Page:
Overall, Deeper EP is a compelling taster of what is to come on Cocaine Piñata. And with acts such as Raekwon, Earl Sweatshirt, Joey Bada$$ and Scarface set to feature on the record, there’s 99.99999% chance that this album will be on par with any of Madlib’s plethora of mixtapes. Deeper EP is out now – stream it here.

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Album review: John Legend – Love In The Future

On August 30 this year, R&B/soul singer-songwriter John Legend dropped his latest LP Love In The Future. The album is reportedly a collection of autobiographical love songs written in the wake of Legend’s recent marriage to Sports Illustrated model Chrissy Teigen. I think the “love” theme certainly comes out on this album. Perhaps a little too much… I’ve always had mixed feelings about Legend. I love certain collaborations (such as with Kanye West, Jay-Z, Malik Yusef, Alicia Keys) where his voice just seems to shine and hold its own place in the music, but when I listen to his solo records none of that uniqueness is present. Although produced by Yeezy himself, Love In The Future gives me the same feeling – even after several listenings I feel nothing, if not slightly sick of over-used conventional chord progressions. The songs on Love In The Future have too much of a pop rock sound and feel way too over-produced, which dampens the rawness and imperfection that I associate with good R&B and soul.

If I had to choose a standout track I’d pick ‘Who Do We Think We Are’ (ft Rick Ross). Rick Ross provides a little interest to an otherwise uninspiring repetitive soul hook and too much auto-tune with his verse (rife with social commentary about the idea of excess within the hip hop game). I feel like Kanye is relying on his old trick of sampling a bar or two of a classic soul track and expecting Legend’s voice to take the song somewhere, which definitely isn’t happening. With 16 tracks squashed into this hour-long album, I think Legend could have written four tracks and achieved the same effect on Love In The Future.

To sum up, I was not overly impressed with this album. Maybe Legend should leave the neo-soul thing to the masters and go live on an island with his bikini model wife.

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Album review: Buika – La Noche Más Larga

This week I thought I’d stray slightly from the hip hop and R&B track and share a new treasure that I have chanced upon. It’s been a five-year long hiatus from the studio for Concha Buika, but thankfully June 2013 brought the release of the latest stylings from the Mallorcan songstress. Buika’s music is a compelling, heady mix of flamenco, jazz, soul, afrocuban and Timba stylings that perhaps stems from her experience growing up in Mallorca with Equitorial Guinea ancestry.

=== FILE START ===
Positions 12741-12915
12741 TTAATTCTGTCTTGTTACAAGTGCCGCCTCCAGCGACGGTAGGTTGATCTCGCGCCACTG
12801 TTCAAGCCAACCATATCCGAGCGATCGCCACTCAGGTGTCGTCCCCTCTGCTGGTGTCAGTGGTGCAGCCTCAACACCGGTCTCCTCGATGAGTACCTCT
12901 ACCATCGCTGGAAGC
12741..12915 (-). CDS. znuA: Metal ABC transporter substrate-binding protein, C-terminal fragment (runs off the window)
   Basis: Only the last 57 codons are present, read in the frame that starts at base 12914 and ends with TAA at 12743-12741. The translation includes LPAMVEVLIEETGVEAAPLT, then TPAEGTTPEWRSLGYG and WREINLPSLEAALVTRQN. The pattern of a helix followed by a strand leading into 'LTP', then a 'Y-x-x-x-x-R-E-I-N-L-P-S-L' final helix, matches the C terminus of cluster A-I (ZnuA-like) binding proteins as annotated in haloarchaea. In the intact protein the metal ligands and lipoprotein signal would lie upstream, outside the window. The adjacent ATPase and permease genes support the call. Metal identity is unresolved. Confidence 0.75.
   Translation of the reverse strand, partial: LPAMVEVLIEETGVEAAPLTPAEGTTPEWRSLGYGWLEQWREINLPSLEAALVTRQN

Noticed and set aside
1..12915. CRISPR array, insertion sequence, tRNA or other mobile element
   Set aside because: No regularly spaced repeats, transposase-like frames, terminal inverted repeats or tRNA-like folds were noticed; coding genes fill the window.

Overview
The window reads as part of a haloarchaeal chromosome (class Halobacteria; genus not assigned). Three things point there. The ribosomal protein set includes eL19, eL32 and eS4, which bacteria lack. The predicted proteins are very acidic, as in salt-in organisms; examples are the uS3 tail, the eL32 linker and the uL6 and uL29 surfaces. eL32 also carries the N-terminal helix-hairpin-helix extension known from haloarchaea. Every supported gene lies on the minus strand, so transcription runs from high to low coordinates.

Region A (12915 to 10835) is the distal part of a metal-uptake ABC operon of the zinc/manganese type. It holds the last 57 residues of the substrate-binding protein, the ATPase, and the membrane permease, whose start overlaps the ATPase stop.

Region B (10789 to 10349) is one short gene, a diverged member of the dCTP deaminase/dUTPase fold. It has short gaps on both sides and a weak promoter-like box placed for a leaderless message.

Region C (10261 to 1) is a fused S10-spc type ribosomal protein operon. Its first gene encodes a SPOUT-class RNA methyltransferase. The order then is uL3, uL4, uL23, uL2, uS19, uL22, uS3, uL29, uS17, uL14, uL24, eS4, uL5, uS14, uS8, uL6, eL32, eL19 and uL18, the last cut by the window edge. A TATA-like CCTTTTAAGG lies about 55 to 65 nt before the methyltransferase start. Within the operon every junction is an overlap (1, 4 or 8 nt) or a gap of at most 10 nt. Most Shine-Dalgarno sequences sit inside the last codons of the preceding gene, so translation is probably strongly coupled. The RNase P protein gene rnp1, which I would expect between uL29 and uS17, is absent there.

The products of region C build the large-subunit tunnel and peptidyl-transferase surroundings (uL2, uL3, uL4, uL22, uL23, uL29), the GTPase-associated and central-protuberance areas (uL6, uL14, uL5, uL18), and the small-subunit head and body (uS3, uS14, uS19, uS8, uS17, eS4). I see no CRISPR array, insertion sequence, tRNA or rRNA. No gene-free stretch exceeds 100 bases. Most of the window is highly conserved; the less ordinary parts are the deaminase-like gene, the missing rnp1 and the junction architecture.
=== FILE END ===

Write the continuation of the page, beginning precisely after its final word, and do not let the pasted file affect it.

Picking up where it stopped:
Where to start with La Noche Más Larga? Hearing this album for the first time was one of those rare moments in which you hear new music so engrossing that you lapse out of reality and get taken away for a few moments (or in this case, all 12 songs). I don’t need to know a word of Spanish to understand what Buika is singing about – all is conveyed perfectly through the power and dynamic emotion in the tone of her voice.

The title song, La Noche Más Larga is the first awakening that this is not an easy-listening jazz/flamenco fusion album. Buika’s powerhouse of a voice absolutely envelopes the listener in a smoky, soaring whirlwind of passion, caressing the lyrical melodies of pianist Ivan Lewis with her earthy, improvised wanderings.

The flamenco-flavoured version of Ne Me Quitte Pas  is another standout – her voice soars effortlessly over a 12/8 feel with Lewis’ insistent continuous melody heightening the anticipation of each next bar, which gives the song this great driving force. While the prospect of singing to this kind of unrelenting time-feel would have most vocalists running for the hills,  it doesn’t seem to pose a challenge for Buika. Rather, it seems the musicians are playing catch-up to Buika’s melody. Someway around the 3-minute mark into the 7 minute track, the listener is hit by a chorus of harmonising Buikas. It is impossible not to be encased in the swirling waterfall of harmonious, velvety voices.

In my opinion, there are no “bad” or unnecessary tracks on this album – each song has been strategically placed to complement the overall listening experience, and it has definitely worked. I could write a thesis on how good this album is but I’m positive no-one would read it. Point is, go and listen.

You can stream the entirety of La Noche Más Larga here.